Pay them a competitive salary. Protect against mission and role creep. Give something clear to work toward and a strategy to employ to get there.
As an organizational leader, these are the foundations of developing a healthy relationship with your workforce. I’ve found there are other signs of an empathetic organizational culture that you can develop, without excessive budget needs.
These are examples of ways to show your team that you actually care about them as people. It goes a long way to develop the relationships you need to take on a big challenge, particularly without a pile of money.
Continue reading Little ways an organizational leader can show her team she cares about them as people
You can find a lot of solid advice for surviving the open office.
The historical arc of offices is richly told. Despite the criticism they get, I’m fond of them, over many offices or more established cubicles. Someone recently asked me for advice, and I found I had three quick answers that I stand by.
Continue reading 3 simple ideas for thriving in an open office
Big goals can inspire. They can also paralyze.
One of the best outcomes from building the habit of building habits is having a skill to make big change. If you want to stop always being late. If you want to be a better public speaker. If you want to drive your company to new heights.
Once you identify the obstacles, these all are essentially tasks of building habits. But we often stare down the end of an enormous project and are so intimidated we never start. That happens to me a lot. So I remind myself that it all comes down to an incredibly simple act: just get started.
Continue reading Start with the doing. Then get to the done
One unexpected result of becoming CEO of my own company is that I found myself without a traditional budget line I could pull from.
As we grew our company, we created a budget aligned with core functions. I stepped into a role in which I was overseeing them all, but I didn’t set aside budget for me in last year’s budget for myself. That sparked me to wonder how other CEOs approached giving themselves budgetary space to experiment, explore and trial.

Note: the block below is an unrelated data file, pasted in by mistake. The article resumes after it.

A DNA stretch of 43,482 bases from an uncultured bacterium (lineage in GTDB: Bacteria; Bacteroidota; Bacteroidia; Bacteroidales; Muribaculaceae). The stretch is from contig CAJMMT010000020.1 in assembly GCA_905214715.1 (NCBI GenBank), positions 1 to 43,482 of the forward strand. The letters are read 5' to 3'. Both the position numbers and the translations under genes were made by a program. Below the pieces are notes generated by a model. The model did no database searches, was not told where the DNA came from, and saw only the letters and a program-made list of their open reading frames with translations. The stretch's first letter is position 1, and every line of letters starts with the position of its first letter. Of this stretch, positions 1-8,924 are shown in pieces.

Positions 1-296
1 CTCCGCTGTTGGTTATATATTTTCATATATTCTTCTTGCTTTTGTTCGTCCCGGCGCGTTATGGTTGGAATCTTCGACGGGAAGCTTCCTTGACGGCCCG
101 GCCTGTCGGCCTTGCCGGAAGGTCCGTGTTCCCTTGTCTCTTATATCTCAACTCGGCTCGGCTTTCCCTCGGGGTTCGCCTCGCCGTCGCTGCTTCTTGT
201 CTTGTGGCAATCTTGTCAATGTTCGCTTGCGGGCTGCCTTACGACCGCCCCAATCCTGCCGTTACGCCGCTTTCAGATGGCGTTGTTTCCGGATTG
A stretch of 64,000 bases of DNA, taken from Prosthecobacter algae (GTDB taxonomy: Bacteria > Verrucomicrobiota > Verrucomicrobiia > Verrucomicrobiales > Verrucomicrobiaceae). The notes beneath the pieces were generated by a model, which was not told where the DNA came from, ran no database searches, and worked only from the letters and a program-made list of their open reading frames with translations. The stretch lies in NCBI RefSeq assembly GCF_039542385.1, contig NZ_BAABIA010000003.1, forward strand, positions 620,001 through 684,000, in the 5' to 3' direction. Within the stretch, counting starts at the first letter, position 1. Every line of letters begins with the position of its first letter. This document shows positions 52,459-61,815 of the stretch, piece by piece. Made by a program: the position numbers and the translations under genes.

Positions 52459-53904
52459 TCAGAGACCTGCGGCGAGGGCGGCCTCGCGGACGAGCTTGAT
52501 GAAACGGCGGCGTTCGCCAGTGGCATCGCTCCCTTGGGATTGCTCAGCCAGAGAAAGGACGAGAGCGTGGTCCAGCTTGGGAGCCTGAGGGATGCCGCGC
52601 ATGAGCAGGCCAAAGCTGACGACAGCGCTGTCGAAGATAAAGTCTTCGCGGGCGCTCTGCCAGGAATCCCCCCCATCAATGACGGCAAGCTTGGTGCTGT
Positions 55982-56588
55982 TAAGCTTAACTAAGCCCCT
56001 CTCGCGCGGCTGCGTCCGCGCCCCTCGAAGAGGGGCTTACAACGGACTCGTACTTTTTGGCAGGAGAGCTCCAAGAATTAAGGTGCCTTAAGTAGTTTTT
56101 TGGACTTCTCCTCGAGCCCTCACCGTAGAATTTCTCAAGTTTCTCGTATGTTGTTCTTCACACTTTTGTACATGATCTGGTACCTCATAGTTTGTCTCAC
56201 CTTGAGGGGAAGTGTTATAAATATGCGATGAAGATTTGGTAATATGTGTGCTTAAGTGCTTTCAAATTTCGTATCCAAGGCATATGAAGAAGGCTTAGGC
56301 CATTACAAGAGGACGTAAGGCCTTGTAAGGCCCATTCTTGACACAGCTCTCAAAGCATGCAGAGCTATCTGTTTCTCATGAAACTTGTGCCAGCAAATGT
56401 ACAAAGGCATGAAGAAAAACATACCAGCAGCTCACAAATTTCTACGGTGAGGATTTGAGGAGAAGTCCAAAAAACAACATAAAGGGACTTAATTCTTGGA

Continue reading How to fund small projects as a CEO
Prominent investor Ben Horowitz’s 2014 book ‘The Hard Thing about Hard Things’ is among the seminal business philosophy books from this era of Silicon Valley entrepreneurship.
Horowitz is half of the founding team of Andresson-Horowitz, an iconic Sand Hill Road software-focused venture capital firm. His work and perspective has influenced today’s funding and startup climate, and so I finally dug into the book.
I enjoyed it and took away several insights. As per my habit, find some of my notes below.
Continue reading Notes from ‘The Hard Thing About Hard Things’ by Ben Horowitz
You know startups. You know exits.
Most of the work of business takes place somewhere in between the very start and the very end. Yet a lot of media attention focuses on those two iconic poles. So you might know a lot less about the space between the two poles.
We need more guidance on the work stage. That’s the approach in The Messy Middle, a new book published late last year from Scott Belsky. He founded Behance, which sold in 2012 to Adobe for $150 million, and has been an active investor.
Continue reading Lessons on “The Messy Middle” of business from Scott Belsky
A friend asked me what I thought is the best skill to develop. Build the habit of habits, I told her.
That’s how you get the most out of yourself and your place. It won’t always work but if you develop the rigor and constitution to choose to add a habit and then go and do just that, you’ll be gold. That is how you develop discipline.
My method for doing this is my near obsessive approach to annual resolutions. Each year, I put forward a dozen of them, many straightforward goals but often several tied to habits I want to add to who I am. I tie them to individual months but in truth I plan to do many of them throughout the year and beyond.
Recently I was considering how many personality traits of mine I believe started as resolutions. I think they’re a good example of building the habit of building habits. I wanted to share.
Continue reading Build the habit of making habits: resolutions of mine that stuck
I’ve met a lot of startups trying to get rid of business cards. Because they seem old and create obstacles.
I often gather several business cards from events and days later will go through them, pulling out the people who are the most relevant for something we talked about, someone whom we have a next step. That friction makes sense. It causes an opportunity cost: by making me take several steps, I am more selective.
There’s this concept of an efficiency tax, that sometimes we want friction. It helps the experience. Business cards are one of them.
Continue reading In defense of friction (Or, yes, I think business cards still make sense)